The Old Globe opened the world premiere of playwright-in-residence Matthew Lopez’s new play, “Somewhere,” Sept. 29. Lopez is the author of “The Whipping Man,” produced in its west coast premiere at the Globe last season.
The young playwright has a fascination with history. “The Whipping Man,” which had a subsequent, praised run off-Broadway, concerns former slaves in the antebellum south. “Somewhere,” set in 1959, is a serious comedy with dance that concerns a Puerto Rican family evicted from their West 66th Street tenement to make way for the building of New York’s Lincoln Center.
The wrecking ball looms large, they are the last holdouts, and still Inez Candelaria (Priscilla Lopez, the original Diana Morales in “A Chorus Line”) refuses to move her household and three adult children to another tenement, provided by the city, because it’s in Brooklyn. As one of the kids says, “Mom, Brooklyn is still New York.” But like many denizens of Manhattan, Inez refuses to believe it.
Besides, the flat is close to Broadway’s Winter Garden Theatre, where her daughter Rebecca (Benita Robledo), an aspiring dancer, has just become an usher. Inez sings in a small nightclub in the neighborhood. Both are smitten with the current show, “West Side Story,” choreographed by Jerome Robbins. “Somewhere,” one of the hit songs in the score, gives Lopez’s play its title.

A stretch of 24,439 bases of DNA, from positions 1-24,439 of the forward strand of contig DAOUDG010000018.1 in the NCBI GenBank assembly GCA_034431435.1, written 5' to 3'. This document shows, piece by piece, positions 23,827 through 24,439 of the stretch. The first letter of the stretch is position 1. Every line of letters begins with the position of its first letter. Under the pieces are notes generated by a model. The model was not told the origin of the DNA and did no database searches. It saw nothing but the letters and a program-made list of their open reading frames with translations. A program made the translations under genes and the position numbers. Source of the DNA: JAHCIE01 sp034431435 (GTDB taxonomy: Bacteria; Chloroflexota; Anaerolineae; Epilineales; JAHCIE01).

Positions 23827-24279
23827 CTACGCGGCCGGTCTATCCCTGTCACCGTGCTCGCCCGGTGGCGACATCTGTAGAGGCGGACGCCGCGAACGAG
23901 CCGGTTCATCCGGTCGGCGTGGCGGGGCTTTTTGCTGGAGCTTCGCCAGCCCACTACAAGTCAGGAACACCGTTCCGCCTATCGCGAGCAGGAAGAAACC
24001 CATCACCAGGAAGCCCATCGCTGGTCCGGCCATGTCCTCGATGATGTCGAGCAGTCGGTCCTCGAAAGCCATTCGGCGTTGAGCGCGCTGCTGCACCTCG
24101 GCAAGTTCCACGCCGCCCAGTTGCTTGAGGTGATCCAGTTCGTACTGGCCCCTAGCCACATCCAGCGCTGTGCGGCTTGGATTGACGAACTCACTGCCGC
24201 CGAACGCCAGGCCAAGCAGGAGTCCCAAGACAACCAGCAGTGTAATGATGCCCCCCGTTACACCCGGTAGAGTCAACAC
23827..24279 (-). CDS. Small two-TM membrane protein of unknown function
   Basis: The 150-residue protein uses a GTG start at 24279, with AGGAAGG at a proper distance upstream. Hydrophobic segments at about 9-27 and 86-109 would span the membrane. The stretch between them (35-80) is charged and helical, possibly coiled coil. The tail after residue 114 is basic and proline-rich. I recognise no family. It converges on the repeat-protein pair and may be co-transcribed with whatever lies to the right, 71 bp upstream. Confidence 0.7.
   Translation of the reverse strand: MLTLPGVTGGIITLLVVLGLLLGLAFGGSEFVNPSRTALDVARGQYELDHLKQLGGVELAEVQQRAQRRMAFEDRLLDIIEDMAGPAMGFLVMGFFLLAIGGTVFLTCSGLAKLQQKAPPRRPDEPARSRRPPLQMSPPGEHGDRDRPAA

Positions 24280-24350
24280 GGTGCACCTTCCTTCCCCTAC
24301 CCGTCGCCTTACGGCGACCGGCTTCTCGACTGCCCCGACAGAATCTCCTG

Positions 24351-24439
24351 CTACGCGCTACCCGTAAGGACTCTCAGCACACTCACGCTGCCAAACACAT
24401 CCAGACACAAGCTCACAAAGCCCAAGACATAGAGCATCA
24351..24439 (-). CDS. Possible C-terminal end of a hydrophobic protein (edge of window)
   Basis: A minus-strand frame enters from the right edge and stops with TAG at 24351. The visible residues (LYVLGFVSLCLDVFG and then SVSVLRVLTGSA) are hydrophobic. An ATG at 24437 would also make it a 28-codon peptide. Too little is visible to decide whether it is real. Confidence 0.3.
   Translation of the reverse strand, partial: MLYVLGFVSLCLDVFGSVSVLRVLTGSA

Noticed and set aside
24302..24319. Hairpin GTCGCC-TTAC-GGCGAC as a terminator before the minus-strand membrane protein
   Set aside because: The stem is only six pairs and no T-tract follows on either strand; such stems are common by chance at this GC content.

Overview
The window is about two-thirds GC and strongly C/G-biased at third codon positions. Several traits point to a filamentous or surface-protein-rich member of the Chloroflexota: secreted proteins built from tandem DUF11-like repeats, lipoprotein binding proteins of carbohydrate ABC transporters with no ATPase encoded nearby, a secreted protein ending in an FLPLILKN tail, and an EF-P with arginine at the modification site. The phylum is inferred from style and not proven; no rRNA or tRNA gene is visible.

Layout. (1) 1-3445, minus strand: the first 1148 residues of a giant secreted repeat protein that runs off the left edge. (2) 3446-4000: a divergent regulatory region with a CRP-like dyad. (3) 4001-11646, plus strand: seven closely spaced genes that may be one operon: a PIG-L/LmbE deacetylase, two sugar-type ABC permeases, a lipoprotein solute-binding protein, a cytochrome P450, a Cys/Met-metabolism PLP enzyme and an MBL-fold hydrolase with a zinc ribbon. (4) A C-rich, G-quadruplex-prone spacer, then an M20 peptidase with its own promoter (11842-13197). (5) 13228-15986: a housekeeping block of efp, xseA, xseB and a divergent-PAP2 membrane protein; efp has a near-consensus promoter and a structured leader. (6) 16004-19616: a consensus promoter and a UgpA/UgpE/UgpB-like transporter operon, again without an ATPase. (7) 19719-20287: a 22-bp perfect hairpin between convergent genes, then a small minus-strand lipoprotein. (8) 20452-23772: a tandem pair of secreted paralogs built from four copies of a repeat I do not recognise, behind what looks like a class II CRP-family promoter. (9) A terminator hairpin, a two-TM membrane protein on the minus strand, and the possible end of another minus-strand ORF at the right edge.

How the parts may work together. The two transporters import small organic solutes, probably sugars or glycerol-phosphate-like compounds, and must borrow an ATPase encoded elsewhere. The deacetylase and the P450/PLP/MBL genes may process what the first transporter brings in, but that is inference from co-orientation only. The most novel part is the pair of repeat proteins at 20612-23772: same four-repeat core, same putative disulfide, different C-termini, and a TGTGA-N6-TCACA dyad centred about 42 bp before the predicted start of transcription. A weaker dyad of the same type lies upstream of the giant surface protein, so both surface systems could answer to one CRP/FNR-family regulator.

The Candelaria boys are a study in contrasts. A former dancer who played in “The King and I” when he was just 13, Alejandro (Jon Rua) has given up the dream and goes to work in a grocery store to put food on the table. Their father has been gone for several years. Francisco (Juan Javier Cardenas) aspires to the theater, too, and spends his time and money taking acting classes. Despite the situation and the family’s dire financial straits, all berate Alejandro for quitting dance.
Inez and Rebecca return from a matinee with great news. The dance sequences in “West Side Story” will be filmed in the neighborhood, and Jamie MacRae (Leo Ash Evens), the family’s “blanquito” (the diminutive of white) son, has become assistant choreographer to Robbins.
Evens makes a stunning entrance, dancing down the theater aisle. He and all the others are exquisite dancers and actors. Lopez’s play frequently departs gritty reality and goes off into dance sequences. Secrets are revealed, mysteries are solved, the family moves, there’s a breakdown, and one of the kids winds up dancing on Broadway in this ambitious, complicated, funny and affecting play.
With its faux linoleum floor, Campbell Baird’s detailed set (there’s a fire escape, too) miraculously accommodates the joyous and thrilling dance numbers choreographed by Greg Graham, who seems to relish the task. Giovanna Sardelli, who staged “The Whipping Man” directs with deep cultural understanding, capturing both comedy and pathos. Lovers of musical theater in particular will enjoy “Somewhere.”
Though his play screams for a bit of trimming, Lopez, a serious writer who knows how to write dialogue and through that create lovable characters, is the real star